I am praying for people of The United Methodist Church in Sanford. I am praying that they will be an outward and visible sign of God’s peace, justice, reconciliation and healing in the days ahead. I am praying that they, and we, do not waste this teachable moment.

My own commitments are these: to encourage the many congregations in the Florida Conference that reflect the multicultural diversity of their communities, and there are many; to question more publicly the “Stand Your Ground” law of our state and its incompatibility with our General Rule to “First, Do No Harm;” and to bear witness to the cross, which has broken down the dividing wall of hostility that is between us.

This is the peace of Christ, which the world can neither give nor take away. This is our birthright gift. The world is in need of it now.

* Carter is the resident bishop of the Florida Conference of The United Methodist Church.


Pack it up again, stopping hunger

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Coming off the heels of the extravagant generosity expressed by the Tennessee Annual Conference in June, there is another opportunity for Methodists in Middle Tennessee to don hair nets package meals to be delivered to hungry all over the world.

A Stop Hunger Now meal packaging event will be held at the National Gathering of United Methodist Men on Saturday, July 13th at Belmont University. The afternoon packaging shifts starting at 12:15 and 2:15 pm are open to local congregational teams who desire to package meals and receive training to bring hunger action opportunities back to their congregations.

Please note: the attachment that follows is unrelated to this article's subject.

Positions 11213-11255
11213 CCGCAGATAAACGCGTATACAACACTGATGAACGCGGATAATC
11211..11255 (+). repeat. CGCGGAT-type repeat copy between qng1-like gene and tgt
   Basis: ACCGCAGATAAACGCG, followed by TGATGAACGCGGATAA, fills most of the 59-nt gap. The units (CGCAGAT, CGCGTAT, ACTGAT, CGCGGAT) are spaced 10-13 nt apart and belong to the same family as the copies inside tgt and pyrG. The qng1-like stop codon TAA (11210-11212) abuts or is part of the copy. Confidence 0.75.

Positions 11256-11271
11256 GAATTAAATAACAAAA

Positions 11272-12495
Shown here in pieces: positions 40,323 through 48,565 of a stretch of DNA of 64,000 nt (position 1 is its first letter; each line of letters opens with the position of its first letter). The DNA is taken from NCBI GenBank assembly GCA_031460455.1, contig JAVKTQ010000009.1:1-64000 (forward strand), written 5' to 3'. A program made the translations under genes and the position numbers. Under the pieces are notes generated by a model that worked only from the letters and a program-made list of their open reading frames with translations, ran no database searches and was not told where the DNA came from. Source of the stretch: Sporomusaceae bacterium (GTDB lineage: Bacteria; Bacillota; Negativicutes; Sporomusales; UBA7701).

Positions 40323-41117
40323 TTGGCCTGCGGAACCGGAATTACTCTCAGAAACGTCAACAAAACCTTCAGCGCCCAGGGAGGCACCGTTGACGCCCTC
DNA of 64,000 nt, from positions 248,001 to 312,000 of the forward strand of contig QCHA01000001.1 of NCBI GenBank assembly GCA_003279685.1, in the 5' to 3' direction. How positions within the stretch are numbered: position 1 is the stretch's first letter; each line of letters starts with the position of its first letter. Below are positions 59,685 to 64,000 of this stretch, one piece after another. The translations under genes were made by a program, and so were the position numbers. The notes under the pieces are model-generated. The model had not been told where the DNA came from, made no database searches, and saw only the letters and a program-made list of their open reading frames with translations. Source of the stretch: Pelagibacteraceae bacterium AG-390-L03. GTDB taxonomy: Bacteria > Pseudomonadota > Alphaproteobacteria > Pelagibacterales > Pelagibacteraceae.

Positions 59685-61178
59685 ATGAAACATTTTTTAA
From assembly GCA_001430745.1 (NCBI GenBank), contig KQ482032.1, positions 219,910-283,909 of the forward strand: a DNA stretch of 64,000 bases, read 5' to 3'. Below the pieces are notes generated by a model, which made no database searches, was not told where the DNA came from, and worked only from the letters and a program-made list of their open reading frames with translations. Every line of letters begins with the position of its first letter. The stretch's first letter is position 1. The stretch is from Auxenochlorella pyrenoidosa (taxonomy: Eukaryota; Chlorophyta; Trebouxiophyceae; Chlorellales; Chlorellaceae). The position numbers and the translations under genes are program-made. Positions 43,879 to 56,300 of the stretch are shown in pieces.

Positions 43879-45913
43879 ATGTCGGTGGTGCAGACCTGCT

2.jpgYou are encouraged to gather a carload of “mission-minded” folk from your congregations and experience the power of being the hands and feet of Jesus!

In addition to meal packaging, you will learn more about hunger in our world, and how we can all be part of a movement to stop it. This is one case where Christians need to cultivate intolerance…toward world hunger! There will be time available to ask questions and receive tips from leaders, and resources that you can bring back to your church.

Note: This event is open to ANYONE, not just those that are registered to participate in the UMMen conference!

> CLICK HERE to sign up to participate and/or donate at:

For questions or help, you can contact the Calvary UMC Stop Hunger Now Team:

Tyler Petersen (email)

Joe Dunn (email)

Andy Morris (email)

Larry Malone (email)


Stop Hunger Now

SHN.jpgIt was great to see so many of you packaging food with Stop Hunger Now at the Tennessee Annual Conference. Many of you expressed interest in this exciting global mission and desire to know how to involve your congregation.  I want to suggest a way for you and others from your congregation to experience the meal packaging ministry locally.

A Stop Hunger Now meal packaging event will be held at the National Gathering of United Methodist Men on Saturday, July 13that Belmont University.  Afternoon packaging shifts starting at 12:15 pm and 2:15 pm are open to local congregations and individuals who want to join in. Please sign up to participate and/or donate at:

Stop Hunger Now Event: Saturday, July 13th – Belmont University – CLICK HERE for more info about this online

You can stay and enjoy the evening hearing a message by Bishop James Swanson (MS Conference) and a concert by Phil Stacey beginning at 7:00 PM. Details and registration are available at http://ummgathering.org/NG/.

Better still – have your United Methodist Men come be a part of the entire weekend.  It may be a long time before our men will have such easy, affordable access to a United Methodist Men’s Gathering. CLICK HERE for more info or to register.